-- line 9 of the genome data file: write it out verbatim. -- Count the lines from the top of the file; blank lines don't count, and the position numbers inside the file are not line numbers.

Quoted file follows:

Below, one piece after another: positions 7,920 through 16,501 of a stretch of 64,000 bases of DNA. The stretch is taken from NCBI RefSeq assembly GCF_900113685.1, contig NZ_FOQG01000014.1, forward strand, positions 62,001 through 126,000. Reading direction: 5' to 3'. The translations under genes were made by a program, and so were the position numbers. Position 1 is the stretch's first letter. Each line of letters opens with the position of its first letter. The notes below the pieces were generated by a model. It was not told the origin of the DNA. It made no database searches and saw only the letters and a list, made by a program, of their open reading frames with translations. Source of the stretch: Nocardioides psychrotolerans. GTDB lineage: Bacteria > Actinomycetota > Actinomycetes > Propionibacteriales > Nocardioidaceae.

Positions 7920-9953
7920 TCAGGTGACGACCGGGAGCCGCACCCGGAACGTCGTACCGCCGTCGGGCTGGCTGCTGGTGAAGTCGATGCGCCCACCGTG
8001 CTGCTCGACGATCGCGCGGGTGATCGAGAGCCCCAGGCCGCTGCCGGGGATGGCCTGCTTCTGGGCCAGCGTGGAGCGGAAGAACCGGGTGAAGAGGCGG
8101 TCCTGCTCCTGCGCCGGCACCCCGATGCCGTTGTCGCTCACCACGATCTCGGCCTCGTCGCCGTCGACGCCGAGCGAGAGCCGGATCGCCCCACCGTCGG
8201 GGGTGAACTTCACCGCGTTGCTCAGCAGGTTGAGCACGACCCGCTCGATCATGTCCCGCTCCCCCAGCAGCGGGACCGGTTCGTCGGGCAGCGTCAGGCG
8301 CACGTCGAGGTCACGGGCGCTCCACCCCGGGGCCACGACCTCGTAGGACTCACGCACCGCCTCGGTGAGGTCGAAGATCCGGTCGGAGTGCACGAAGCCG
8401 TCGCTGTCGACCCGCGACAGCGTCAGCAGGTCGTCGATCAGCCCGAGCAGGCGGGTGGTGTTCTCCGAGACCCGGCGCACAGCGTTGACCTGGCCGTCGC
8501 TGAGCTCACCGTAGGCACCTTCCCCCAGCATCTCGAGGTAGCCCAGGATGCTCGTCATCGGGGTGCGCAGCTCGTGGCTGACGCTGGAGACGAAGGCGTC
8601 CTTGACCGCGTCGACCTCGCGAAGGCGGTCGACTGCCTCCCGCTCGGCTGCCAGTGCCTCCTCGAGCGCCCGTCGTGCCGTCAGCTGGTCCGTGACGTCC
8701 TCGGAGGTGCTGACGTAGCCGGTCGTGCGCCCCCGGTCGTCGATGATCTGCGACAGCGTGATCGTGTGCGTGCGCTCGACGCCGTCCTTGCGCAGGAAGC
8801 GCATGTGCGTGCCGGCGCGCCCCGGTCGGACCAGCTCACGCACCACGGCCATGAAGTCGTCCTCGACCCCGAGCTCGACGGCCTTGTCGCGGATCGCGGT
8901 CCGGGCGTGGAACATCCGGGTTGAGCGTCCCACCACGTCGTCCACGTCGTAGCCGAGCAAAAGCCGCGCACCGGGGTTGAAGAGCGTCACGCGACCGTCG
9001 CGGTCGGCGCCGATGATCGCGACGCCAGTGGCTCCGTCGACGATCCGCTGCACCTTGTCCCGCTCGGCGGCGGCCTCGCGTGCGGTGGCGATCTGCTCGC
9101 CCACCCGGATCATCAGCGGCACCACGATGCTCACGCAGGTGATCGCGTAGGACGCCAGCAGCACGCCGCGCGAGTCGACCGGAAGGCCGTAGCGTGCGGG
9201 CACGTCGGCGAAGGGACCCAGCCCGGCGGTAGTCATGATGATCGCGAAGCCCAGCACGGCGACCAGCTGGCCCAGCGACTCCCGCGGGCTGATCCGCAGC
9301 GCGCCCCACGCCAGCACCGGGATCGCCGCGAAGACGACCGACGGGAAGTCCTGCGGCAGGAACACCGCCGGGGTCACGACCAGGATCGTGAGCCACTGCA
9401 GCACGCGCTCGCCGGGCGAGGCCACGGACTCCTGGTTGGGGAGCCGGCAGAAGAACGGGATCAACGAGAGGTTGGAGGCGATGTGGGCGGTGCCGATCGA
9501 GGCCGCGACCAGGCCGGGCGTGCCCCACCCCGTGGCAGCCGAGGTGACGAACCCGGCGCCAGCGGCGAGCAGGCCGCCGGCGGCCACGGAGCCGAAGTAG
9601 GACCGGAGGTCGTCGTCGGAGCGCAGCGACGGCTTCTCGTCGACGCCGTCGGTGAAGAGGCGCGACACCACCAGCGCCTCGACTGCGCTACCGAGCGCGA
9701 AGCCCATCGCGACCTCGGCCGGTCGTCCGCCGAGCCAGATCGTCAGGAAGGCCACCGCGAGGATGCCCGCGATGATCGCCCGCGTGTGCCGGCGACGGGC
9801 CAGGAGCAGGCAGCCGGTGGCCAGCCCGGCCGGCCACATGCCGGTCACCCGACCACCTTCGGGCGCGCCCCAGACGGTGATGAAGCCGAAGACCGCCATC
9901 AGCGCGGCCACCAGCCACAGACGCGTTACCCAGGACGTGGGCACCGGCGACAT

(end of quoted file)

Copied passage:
8501 TGAGCTCACCGTAGGCACCTTCCCCCAGCATCTCGAGGTAGCCCAGGATGCTCGTCATCGGGGTGCGCAGCTCGTGGCTGACGCTGGAGACGAAGGCGTC